I fell asleep under the stars hours later that night, pleased with myself. My stomach was churning and my mouth was dry from eating so many Fritos. But I was content because I knew that I was finally a trusted member of the gang.
Another time, I think it was the same summer as the great Fritos adventure, Lee Butler, the older boy next door, invited me to join him in a joy-ride adventure. The object of the adventure was an old brickyard pickup truck left on a regular basis after closing with the keys in the ignition. We started the truck with no trouble and, while I sat “shotgun”, Lee drove it around and around the yard’s many stacks of brick, cement and cinder block. Occasionally Lee scraped the truck’s already badly bent fenders, whether on purpose or not I did not know.
I realized, after a time, that I was only there to serve as an audience for Lee when, after asking him over and over again for my turn at the wheel, he told me to be patient. I never got my turn because right after that a yard guard yelled at us. Bailing out of the truck, it’s motor still going, we ran in two different directions. We got away, but only for a little while.
My mom woke me up the next morning earlier than usual. A policeman was in the front room waiting for me. Lee, it turned out, had been at the brickyard before and had already been identified by the guard. The guard, therefore, had chosen to follow after him, then, with Lee’s home address confirmed, he had given it to the police.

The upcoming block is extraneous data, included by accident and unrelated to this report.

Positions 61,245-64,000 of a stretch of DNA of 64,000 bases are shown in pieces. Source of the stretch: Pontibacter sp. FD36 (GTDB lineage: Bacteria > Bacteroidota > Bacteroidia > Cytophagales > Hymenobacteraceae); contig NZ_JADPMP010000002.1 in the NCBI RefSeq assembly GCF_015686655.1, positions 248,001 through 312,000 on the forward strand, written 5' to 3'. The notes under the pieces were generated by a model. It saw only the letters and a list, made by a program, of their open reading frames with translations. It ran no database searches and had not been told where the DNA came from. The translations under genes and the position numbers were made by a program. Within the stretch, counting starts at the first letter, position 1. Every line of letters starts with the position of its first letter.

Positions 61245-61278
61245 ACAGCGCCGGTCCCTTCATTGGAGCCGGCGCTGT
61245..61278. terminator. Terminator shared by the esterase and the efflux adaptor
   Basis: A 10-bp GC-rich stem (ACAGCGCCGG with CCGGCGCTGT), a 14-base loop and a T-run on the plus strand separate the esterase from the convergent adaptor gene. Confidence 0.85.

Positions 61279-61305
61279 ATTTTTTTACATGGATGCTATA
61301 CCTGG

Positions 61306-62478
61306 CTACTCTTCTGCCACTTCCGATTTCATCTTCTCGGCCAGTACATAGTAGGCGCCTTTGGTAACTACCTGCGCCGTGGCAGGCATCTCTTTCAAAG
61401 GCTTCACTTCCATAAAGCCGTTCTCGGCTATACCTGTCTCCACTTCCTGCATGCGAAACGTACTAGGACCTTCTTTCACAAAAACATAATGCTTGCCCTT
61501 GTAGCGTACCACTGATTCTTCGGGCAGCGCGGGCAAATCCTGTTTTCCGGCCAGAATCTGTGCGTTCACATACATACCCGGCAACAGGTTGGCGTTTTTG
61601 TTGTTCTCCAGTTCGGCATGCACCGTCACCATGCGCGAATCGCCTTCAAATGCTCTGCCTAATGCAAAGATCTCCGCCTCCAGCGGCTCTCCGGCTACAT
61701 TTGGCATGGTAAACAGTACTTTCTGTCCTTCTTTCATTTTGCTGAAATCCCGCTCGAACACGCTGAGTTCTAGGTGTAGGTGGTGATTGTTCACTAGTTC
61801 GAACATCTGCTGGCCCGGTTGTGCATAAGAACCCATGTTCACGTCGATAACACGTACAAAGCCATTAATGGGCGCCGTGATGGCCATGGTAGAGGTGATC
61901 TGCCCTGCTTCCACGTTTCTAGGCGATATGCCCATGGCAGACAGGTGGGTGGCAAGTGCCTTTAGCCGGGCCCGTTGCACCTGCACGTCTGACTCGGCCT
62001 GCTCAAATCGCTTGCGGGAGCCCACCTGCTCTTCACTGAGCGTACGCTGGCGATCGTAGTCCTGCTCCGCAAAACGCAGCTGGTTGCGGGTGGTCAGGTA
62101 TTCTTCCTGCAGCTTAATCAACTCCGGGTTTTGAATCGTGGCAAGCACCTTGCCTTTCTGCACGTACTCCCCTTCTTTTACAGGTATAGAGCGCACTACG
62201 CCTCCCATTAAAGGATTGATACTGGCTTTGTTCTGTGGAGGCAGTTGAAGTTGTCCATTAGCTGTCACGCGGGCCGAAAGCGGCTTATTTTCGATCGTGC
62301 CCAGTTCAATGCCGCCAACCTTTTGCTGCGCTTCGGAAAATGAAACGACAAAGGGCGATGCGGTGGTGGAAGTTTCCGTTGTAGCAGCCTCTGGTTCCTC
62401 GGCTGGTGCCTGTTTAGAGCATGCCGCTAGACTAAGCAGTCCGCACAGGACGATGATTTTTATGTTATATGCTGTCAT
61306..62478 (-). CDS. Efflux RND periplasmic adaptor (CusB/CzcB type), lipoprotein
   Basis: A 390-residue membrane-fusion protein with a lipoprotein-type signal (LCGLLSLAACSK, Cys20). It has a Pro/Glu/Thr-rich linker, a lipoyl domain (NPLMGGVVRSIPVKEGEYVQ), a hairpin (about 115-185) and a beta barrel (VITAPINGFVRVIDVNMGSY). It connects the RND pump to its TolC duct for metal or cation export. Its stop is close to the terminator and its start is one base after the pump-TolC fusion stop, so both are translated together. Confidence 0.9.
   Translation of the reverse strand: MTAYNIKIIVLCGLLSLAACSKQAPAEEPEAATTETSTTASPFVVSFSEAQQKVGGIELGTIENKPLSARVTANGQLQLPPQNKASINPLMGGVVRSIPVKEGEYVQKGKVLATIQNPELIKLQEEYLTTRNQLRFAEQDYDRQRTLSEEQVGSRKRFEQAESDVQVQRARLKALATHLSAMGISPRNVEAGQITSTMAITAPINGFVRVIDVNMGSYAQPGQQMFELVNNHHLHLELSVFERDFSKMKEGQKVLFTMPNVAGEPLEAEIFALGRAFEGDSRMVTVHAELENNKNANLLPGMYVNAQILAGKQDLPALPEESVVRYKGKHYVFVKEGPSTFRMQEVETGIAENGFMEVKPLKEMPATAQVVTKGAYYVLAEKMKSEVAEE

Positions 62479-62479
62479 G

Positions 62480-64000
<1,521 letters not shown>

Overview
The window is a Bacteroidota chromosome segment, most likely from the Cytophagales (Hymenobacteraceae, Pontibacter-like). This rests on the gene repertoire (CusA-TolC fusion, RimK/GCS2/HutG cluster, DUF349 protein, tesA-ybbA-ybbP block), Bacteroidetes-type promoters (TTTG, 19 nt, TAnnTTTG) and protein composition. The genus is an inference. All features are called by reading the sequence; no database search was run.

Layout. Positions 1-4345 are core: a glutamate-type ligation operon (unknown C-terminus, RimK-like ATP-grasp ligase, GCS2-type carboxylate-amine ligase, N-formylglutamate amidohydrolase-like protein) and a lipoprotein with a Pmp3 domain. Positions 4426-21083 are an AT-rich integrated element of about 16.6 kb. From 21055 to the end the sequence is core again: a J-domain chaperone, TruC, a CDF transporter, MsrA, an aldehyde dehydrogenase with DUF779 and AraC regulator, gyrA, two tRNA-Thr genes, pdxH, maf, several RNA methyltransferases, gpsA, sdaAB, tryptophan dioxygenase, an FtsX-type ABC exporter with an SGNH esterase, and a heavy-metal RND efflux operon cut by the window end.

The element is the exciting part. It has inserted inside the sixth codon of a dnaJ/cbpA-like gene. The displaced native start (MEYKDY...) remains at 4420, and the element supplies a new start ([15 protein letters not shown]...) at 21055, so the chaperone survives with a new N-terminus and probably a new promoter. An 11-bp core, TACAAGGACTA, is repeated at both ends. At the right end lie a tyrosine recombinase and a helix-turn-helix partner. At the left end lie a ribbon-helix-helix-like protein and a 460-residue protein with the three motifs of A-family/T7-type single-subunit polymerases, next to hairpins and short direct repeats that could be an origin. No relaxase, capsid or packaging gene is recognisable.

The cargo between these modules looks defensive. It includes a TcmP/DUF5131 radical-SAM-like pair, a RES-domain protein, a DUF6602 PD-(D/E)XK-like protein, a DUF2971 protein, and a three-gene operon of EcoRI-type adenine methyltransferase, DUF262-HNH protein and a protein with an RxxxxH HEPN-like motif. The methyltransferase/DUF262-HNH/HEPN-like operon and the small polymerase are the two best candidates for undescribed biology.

Since nobody was hurt and there were no serious damages done, charges were never filed. But my life of crime, at least for that summer, came to a sudden halt. This was also the end of my group risk-taking. After having proved myself worthy of the group’s trust, the group, represented by Lee’s treachery, proved itself unworthy of reciprocity. So all my subsequent risk-taking as an adolescent was to be done alone or with others who could not disappoint me.
All my teachers, up to the sixth grade, were women. Then came into my life a male role model outside the family unit who deserved my respect. Mr. Wasden was his name. He was tall and athletic, a Swede with an authentic Viking look about him. He was more than just smart too. I recognized in him certain degree of wisdom that was… unsettling. He seemed to be able to see right through me. So, I worshipped him in the way that only a fatherless young man can idolize an adult male. Grandpa was a good man, a decent man. But Mr. Wasden was a scholar.
Whenever Mr. Wasden would catch me or another student with a lame excuse for being unprepared in his class he would quote the following first line from Hamlet, spoken by Polonius as he sends Laertes off to Paris: This above all: to thine own self be true. Mr. Wasden never had to say anything more or quote the rest because, instinctively, we all knew what this meant. And Lightfoot says it beautifully, quoting in part from Trilling’s, Sincerity and Authenticity, “Being true to oneself is not an end but a means of not being false to others…” (Lightfoot, page 161).